Supplementary Materials

The following are available online at https://www.mdpi.com/1010-660X/54/5/76/s1.

Author Contributions

M.S. conceived the topic and decided on the aspects examined. M.S. and K.S. drafted the manuscript. P.G. and C.L. focused on the data collection and analysis regarding matters of embryology and epigenetics. C.P. and M.S. provided the analysis regarding the socio-psychological perspectives involved, while P.B. and T.K. researched the obstetrics and perinatal aspects. A.R., E.C., and M.L. contributed to drafting the manuscript. E.D., M.K., and K.P. revised the manuscript. All authors approved the final draft as submitted and agree to be accountable for all aspects of the work in ensuring that questions related to the accuracy or integrity of any part of the work are appropriately investigated and resolved.

Funding

This research did not receive any specific grant from any funding agency in the public, commercial, or not-for-profit sector.

Acknowledgments

We are very appreciative to all embryologists, clinicians, and scientists at the Assisted Conception Unit of the Second Department of Obstetrics and Gynecology at Aretaieion Hospital, at the Department of Physiology of the National and Kapodistrian University of Athens Medical School, and at the Center for Human Reproduction at Genesis Hospital.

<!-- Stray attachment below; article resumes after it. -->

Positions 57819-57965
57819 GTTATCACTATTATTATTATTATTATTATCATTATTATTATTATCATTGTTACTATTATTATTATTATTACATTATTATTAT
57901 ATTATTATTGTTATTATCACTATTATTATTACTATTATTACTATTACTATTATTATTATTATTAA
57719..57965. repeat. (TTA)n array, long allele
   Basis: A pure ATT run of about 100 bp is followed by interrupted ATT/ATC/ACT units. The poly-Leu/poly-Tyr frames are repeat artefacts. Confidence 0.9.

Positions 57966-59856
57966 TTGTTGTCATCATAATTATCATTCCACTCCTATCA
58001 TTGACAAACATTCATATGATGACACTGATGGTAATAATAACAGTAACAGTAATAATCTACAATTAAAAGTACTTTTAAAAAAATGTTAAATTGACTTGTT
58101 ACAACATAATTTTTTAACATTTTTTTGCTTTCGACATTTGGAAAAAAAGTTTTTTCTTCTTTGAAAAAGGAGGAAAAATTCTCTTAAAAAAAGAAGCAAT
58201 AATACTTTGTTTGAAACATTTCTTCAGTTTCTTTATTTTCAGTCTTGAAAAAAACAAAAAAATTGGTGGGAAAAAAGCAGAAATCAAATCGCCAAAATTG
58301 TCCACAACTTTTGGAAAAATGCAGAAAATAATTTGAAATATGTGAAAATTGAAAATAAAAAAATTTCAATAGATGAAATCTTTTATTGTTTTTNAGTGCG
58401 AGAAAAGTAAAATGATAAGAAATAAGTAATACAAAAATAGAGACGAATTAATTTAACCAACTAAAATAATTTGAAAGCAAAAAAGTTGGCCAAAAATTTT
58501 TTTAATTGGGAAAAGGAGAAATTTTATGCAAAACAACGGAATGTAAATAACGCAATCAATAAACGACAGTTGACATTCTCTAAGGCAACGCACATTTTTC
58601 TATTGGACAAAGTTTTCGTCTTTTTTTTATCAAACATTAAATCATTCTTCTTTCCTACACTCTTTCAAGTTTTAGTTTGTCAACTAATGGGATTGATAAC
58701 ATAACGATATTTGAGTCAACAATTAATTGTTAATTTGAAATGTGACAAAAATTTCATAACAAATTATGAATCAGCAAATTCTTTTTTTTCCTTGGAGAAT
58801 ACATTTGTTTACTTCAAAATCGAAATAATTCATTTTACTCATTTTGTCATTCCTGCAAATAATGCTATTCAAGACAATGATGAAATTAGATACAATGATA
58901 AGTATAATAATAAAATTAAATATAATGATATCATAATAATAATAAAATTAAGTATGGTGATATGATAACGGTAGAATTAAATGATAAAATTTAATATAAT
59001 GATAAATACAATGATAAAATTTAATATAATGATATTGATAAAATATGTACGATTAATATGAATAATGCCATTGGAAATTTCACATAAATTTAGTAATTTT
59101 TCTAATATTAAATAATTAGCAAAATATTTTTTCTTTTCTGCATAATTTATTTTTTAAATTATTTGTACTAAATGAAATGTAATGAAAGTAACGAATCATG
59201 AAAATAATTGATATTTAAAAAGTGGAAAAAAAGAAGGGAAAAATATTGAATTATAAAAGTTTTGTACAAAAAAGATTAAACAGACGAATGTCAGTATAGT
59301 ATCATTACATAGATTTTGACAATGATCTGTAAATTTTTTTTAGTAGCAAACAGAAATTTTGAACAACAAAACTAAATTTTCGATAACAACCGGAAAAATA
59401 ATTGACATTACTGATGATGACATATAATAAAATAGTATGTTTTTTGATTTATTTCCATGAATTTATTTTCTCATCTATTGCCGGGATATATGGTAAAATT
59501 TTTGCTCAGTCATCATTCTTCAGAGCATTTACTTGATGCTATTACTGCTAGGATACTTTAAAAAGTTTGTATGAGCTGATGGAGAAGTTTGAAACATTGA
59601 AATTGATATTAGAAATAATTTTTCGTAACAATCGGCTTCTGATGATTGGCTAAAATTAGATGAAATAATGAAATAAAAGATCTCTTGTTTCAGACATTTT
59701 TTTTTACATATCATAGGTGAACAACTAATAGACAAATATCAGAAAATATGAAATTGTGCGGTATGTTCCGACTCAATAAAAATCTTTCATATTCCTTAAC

Conflicts of Interest

The authors declare that they have no competing interests.

Abbreviations

COHcontrolled ovarian stimulation
POFpremature ovarian failure
IVFin vitro fertilization
ARTartificial reproductive technology
CPAcryoprotective agents
ICSIintra cytoplasmic sperm injection
PGDpreimplantation genetic diagnosis
PGSpreimplantation genetic screening
UKOSSUK Obstetric Surveillance System

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Figure 1. Oocyte vitrification for social reasons and perspectives examined.
Figure 1. Oocyte vitrification for social reasons and perspectives examined.
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Figure 2. How oocyte cryopreservation for social reasons can affect matters of embryology practice, epigenetic issues and obstetric and perinatal concerns.
Figure 2. How oocyte cryopreservation for social reasons can affect matters of embryology practice, epigenetic issues and obstetric and perinatal concerns.
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Figure 3. Overview of the implications of oocyte cryopreservation on issues of both medical and social nature and psychological and bioethical viewpoints.
Figure 3. Overview of the implications of oocyte cryopreservation on issues of both medical and social nature and psychological and bioethical viewpoints.